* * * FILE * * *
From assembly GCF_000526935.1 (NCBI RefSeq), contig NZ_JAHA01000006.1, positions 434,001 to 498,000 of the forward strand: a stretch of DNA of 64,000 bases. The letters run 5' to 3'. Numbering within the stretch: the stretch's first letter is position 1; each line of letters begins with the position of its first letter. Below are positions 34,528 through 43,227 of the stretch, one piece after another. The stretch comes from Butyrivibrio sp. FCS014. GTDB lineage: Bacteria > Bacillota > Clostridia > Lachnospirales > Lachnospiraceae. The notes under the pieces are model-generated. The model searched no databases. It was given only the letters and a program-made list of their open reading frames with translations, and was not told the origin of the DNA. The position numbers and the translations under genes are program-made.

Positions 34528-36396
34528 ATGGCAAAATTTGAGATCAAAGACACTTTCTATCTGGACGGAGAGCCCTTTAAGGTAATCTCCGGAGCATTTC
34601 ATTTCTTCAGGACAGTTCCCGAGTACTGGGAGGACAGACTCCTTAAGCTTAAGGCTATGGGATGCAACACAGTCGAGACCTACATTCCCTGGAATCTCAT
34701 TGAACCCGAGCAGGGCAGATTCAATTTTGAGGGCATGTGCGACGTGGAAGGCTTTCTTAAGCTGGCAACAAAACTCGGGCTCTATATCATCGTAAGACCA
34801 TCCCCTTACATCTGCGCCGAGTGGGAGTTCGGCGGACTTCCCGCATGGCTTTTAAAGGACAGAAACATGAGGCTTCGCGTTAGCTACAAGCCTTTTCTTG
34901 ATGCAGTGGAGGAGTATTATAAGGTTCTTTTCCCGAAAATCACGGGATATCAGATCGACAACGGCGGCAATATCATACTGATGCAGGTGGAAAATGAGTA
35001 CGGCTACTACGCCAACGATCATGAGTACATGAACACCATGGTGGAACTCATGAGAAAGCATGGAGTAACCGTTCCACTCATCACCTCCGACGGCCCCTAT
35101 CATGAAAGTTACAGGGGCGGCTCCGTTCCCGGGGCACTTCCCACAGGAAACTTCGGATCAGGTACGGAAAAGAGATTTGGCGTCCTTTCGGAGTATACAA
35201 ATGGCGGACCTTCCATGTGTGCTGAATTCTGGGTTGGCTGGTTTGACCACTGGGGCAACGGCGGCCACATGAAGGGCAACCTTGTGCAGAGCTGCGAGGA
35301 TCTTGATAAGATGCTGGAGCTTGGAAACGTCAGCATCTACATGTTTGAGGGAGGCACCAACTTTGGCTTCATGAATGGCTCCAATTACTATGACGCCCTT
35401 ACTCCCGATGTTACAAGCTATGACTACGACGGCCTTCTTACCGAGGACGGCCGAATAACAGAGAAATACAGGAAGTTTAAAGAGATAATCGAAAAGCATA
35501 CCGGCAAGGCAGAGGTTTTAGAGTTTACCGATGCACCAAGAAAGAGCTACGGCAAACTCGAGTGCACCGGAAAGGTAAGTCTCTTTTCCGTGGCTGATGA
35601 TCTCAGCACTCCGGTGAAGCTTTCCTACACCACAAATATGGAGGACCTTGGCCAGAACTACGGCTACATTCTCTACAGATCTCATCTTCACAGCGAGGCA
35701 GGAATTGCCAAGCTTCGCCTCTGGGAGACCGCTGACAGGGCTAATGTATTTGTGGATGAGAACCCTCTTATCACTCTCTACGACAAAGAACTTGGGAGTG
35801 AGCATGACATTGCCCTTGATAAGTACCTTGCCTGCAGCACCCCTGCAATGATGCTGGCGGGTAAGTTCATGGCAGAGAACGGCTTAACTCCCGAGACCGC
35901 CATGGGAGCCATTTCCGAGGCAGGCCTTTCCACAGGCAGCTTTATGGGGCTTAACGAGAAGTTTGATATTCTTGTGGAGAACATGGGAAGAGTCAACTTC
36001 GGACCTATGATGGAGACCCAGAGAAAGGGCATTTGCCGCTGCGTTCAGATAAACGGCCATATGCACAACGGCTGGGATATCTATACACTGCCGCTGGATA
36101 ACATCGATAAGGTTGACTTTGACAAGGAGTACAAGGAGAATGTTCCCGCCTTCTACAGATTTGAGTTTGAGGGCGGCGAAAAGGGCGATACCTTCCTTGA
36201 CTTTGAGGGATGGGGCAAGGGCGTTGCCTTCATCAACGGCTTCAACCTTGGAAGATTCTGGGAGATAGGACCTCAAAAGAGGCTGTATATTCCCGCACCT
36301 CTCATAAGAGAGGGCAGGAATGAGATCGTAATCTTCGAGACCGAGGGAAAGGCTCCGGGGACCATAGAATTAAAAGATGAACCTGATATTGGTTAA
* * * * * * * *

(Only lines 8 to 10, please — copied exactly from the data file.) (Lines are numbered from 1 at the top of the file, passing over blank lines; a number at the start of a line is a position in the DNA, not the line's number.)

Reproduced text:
35001 CGGCTACTACGCCAACGATCATGAGTACATGAACACCATGGTGGAACTCATGAGAAAGCATGGAGTAACCGTTCCACTCATCACCTCCGACGGCCCCTAT
35101 CATGAAAGTTACAGGGGCGGCTCCGTTCCCGGGGCACTTCCCACAGGAAACTTCGGATCAGGTACGGAAAAGAGATTTGGCGTCCTTTCGGAGTATACAA
35201 ATGGCGGACCTTCCATGTGTGCTGAATTCTGGGTTGGCTGGTTTGACCACTGGGGCAACGGCGGCCACATGAAGGGCAACCTTGTGCAGAGCTGCGAGGA